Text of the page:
Fermented fruits and nectars are nature's cocktails, and it turns out that many of our closest relatives like to indulge. Researchers have found that several primate species actually seek out nectars with higher concentrations of alcohol when given a choice, reports New Scientist.
The finding suggests that there might be an evolutionary advantage to imbibing, at least at low levels of consumption. It might also hint that alcoholism has its roots in evolution.
“This is the first study – albeit using captive primates – to show that there is a preference for higher levels of alcohol,” said Robert Dudley at the University of California in Berkeley, who wasn’t involved in the study.
For the study, researchers offered cups of sugary water, some of which were spiked with alcohol concentrations up to 5 percent, to two aye-ayes (a type of lemur) and one slow loris (a primate found in Southeast Asia). Sure enough, the boozier the liquid, the more the primates drank.
The amount of alcohol contained in the cups was not enough to get the primates drunk, but they still seemed to prefer the taste anyway. In fact, the aye-ayes were witnessed using their fingers to compulsively probe the cups long after the contents were consumed, suggesting they wanted to be certain to slurp up every last drop.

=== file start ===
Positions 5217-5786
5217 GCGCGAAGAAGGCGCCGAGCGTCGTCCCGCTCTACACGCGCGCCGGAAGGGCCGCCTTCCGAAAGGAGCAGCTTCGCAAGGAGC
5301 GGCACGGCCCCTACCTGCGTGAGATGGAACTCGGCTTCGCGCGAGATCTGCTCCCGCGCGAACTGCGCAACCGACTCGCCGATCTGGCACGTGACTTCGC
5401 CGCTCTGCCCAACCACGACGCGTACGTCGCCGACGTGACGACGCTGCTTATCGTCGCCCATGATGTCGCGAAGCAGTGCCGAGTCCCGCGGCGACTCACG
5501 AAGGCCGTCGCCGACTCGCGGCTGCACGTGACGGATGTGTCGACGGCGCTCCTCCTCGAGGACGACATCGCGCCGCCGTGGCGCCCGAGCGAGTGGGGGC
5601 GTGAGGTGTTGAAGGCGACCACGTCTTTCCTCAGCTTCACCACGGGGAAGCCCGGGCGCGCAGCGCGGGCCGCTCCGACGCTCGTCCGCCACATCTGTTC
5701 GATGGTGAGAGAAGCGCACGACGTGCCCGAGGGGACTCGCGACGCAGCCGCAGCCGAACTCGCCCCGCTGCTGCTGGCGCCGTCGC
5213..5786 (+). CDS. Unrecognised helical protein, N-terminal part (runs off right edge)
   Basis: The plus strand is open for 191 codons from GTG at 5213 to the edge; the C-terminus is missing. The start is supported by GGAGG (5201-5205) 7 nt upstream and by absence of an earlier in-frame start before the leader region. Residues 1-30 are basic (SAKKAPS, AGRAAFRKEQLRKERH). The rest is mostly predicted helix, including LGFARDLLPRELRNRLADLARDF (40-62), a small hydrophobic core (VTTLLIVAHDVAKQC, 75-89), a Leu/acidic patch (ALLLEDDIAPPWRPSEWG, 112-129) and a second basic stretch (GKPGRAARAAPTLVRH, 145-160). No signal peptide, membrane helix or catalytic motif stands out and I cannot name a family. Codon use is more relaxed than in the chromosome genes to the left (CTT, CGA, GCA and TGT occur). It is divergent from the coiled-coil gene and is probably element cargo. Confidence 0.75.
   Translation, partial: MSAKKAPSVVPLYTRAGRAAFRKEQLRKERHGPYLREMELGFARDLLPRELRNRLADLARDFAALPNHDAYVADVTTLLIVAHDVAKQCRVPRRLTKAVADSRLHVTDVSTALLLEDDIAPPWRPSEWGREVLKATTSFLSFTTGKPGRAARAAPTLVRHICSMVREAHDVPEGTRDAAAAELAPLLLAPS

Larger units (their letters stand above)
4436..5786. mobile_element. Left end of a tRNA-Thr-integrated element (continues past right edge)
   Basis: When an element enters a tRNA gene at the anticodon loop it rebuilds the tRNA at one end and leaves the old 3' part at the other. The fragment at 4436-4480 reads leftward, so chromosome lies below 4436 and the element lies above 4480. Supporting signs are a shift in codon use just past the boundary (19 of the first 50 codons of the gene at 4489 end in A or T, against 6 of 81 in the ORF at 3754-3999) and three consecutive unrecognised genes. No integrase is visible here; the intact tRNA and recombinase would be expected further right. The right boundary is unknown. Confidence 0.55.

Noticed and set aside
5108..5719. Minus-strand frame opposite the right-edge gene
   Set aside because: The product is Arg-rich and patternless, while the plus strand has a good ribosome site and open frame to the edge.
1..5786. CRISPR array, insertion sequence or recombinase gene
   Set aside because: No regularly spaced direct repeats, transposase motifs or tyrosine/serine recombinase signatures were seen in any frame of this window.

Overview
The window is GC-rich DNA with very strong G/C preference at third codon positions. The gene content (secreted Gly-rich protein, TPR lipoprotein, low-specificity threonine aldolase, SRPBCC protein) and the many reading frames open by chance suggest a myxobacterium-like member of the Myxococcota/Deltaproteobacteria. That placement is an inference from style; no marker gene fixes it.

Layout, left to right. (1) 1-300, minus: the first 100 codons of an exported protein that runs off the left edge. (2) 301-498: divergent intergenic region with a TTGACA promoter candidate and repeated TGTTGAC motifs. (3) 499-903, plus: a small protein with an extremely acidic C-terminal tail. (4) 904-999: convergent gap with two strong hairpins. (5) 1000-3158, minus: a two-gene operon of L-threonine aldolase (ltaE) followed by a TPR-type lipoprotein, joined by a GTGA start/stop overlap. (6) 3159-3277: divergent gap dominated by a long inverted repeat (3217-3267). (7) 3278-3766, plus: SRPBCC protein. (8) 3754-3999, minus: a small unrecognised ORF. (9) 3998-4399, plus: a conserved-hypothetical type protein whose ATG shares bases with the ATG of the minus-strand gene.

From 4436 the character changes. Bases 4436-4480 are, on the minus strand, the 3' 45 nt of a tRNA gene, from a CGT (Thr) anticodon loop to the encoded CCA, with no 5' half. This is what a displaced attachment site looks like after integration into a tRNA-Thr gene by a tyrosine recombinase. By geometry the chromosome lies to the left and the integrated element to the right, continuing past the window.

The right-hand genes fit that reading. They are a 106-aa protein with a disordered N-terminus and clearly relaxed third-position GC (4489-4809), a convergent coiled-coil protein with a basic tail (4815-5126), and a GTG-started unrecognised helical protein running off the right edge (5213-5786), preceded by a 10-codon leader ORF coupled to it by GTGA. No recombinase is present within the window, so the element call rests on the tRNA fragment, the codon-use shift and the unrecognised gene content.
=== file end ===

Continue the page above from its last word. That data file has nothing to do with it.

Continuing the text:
Though the primates' level of eagerness was unanticipated, the findings were not necessarily surprising. A primary source of food for many primates is fruit or nectar, and these sweet substances ferment fairly easily. Overly ripe fruits becomes alcoholic, and animals that eat them can occasionally get a little bit tipsy. For instance, the slow loris spends much of its time swigging bertam palm nectar, which has documented alcohol concentrations in the wild of up to 3.8 percent.
Another hint about our evolutionary inclination for alcohol comes from the presence of an enzyme called alcohol dehydrogenase in our systems. The enzyme helps us to detoxify alcohol, and it can also be found in chimpanzees and gorillas, as well as in aye-ayes.
So does that mean our primate relatives are lushes, or might there actually be an advantage to drinking alcohol? Well, as the study's researchers point out, alcohol forms vapors easily, and the smell of these vapors might help animals locate edible fruits and flowers. There may also be a dietary benefit to consuming alcohol in lower concentrations. Alcohol is known to slow down metabolism and promote fat storage.
That could be a good thing for hungry primates in the wild, but not such a good thing for humans with beer bellies. The invention of readily accessible hard liquor may have turned a healthy proclivity for alcohol into a very unhealthy habit. It might even help explain the abundance of alcoholism.